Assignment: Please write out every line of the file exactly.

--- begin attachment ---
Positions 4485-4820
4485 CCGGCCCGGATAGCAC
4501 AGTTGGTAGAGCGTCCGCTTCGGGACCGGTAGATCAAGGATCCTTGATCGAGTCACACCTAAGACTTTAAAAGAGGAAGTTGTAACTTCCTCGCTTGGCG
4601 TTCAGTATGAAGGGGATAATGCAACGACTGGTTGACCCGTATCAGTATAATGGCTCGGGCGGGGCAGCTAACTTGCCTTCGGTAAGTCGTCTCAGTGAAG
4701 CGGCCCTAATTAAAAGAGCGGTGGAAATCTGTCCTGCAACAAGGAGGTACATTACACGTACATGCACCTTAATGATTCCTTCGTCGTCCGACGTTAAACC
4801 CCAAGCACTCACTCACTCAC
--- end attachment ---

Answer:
Positions 4485-4820
4485 CCGGCCCGGATAGCAC
4501 AGTTGGTAGAGCGTCCGCTTCGGGACCGGTAGATCAAGGATCCTTGATCGAGTCACACCTAAGACTTTAAAAGAGGAAGTTGTAACTTCCTCGCTTGGCG
4601 TTCAGTATGAAGGGGATAATGCAACGACTGGTTGACCCGTATCAGTATAATGGCTCGGGCGGGGCAGCTAACTTGCCTTCGGTAAGTCGTCTCAGTGAAG
4701 CGGCCCTAATTAAAAGAGCGGTGGAAATCTGTCCTGCAACAAGGAGGTACATTACACGTACATGCACCTTAATGATTCCTTCGTCGTCCGACGTTAAACC
4801 CCAAGCACTCACTCACTCAC